Questions raised about changes to N.B.'s health authorities

Health policy experts are raising questions about how New Brunswick's government is restructuring its health-care system.

Health policy experts are raising questions about how New Brunswick's government is restructuring its health-care system.

Health Minister Mike Murphy announced on Tuesday the eight regional health authorities in the province will be eliminated in favour of two larger boards based out of Bathurst and Miramichi.

Daniel Bourgeois, executive director of the Canada Institute for Public Policy and Administration at the University of Moncton, said he is concerned about both regional health authorities now being based out of the northern part of the province.

"They are also located in cities where there are no tertiary care hospitals and no training so the chief executive officers of these two boards, if you wish, will travel a lot between Miramichi and Saint John and Bathurst and Moncton," Bourgeois said.

A provincial health council will also be established in Moncton to report on the performance of the system and to provide a forum for citizen engagement and a public sector company in Saint John will be in charge of all non-clinical services.

Headquarters moving away from population: critics

The movement of the health authorities has the potential to alienate the public, said Dr. Michael Rachlis, a Toronto-based health policy analyst.

"It seems to be counterintuitive that the government wants to work on citizen engagement to then move the senior managers and the governance of the system away from where most of the people live," Rachlis said.

Dr. Don Craig, president of a medical staff organization representing physicians in the southern part of the province, said he is concerned the change will also have implications for the autonomy of hospitals.

Local control is needed in the south where Saint John Regional Hospital has been designated to serve as the province's main trauma centre, Craig said.

"This is the area where if there's a problem anywhere in the province, it ends up here," Craig said. "We're open 24 hours, seven days a week. Other regions can't handle the tertiary care services that we have to offer.… If we're going to have control out of a different area, I just don't see how that's going to work."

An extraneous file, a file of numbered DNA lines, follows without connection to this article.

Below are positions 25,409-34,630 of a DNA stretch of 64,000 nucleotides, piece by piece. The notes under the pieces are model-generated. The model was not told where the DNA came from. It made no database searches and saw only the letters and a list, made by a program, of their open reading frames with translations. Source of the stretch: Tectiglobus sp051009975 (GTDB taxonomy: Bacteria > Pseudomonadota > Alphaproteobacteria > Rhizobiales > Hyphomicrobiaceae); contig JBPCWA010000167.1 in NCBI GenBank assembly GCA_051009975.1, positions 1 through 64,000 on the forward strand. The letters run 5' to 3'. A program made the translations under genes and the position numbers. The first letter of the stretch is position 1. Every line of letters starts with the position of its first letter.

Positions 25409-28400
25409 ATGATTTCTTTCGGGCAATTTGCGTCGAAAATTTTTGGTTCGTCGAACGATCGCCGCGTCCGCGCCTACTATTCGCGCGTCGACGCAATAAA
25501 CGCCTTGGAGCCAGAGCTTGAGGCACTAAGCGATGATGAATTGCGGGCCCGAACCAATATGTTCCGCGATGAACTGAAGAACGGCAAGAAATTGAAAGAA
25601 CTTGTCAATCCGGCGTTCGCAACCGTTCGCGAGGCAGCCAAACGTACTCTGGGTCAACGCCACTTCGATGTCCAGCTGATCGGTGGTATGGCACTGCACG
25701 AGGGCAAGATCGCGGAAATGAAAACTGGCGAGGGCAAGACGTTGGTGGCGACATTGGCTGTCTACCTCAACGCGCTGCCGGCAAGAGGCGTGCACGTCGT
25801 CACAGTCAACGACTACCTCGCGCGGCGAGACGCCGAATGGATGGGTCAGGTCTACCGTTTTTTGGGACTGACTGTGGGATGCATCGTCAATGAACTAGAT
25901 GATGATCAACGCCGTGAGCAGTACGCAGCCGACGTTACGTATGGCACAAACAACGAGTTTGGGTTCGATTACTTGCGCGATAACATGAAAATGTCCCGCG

The changes amount to stripping hospitals of the administrative control of their services, Craig said, and is a major step backwards for the province's health care.

End of duplication needed: minister

Murphy said the existing system was expensive and flawed because of duplication of services and administration.

"We have eight of almost everything whether this is needed or not," Murphy said.

The duplication in the system was a problem, said Marilyn Quinn, president of the New Brunswick Nurses Union. The nurses' union is still examining the new structure and waiting to see how it will work when it is fully implemented on Sept. 1.

"You know, we think it has merit. But is it the right answer? At this point, it's very hard to know that," Quinn said.

The Canadian Union of Public Employees, which representing other health-care workers in the system is also waiting to see how the new system will function.

None of the 8,000 employees represented by CUPE will be affected by the changes, said spokesman Gordon Black.

"They're asking the question of will there be layoffs and after they hear that there will be no layoffs, they breathe a sigh of relief for that," Black said. "But there are still a lot of questions."

Job losses are expected in connection with the changes, Murphy said, but most will be from administrative positions, including the elimination of about half of the 56 vice-presidents employed at the hospitals.


  • Marilyn Quinn was speaking on behalf of the New Brunswick Nurses Union, not the Nurses Association of New Brunswick, as originally reported.
    Mar 12, 2008 12:49 PM AT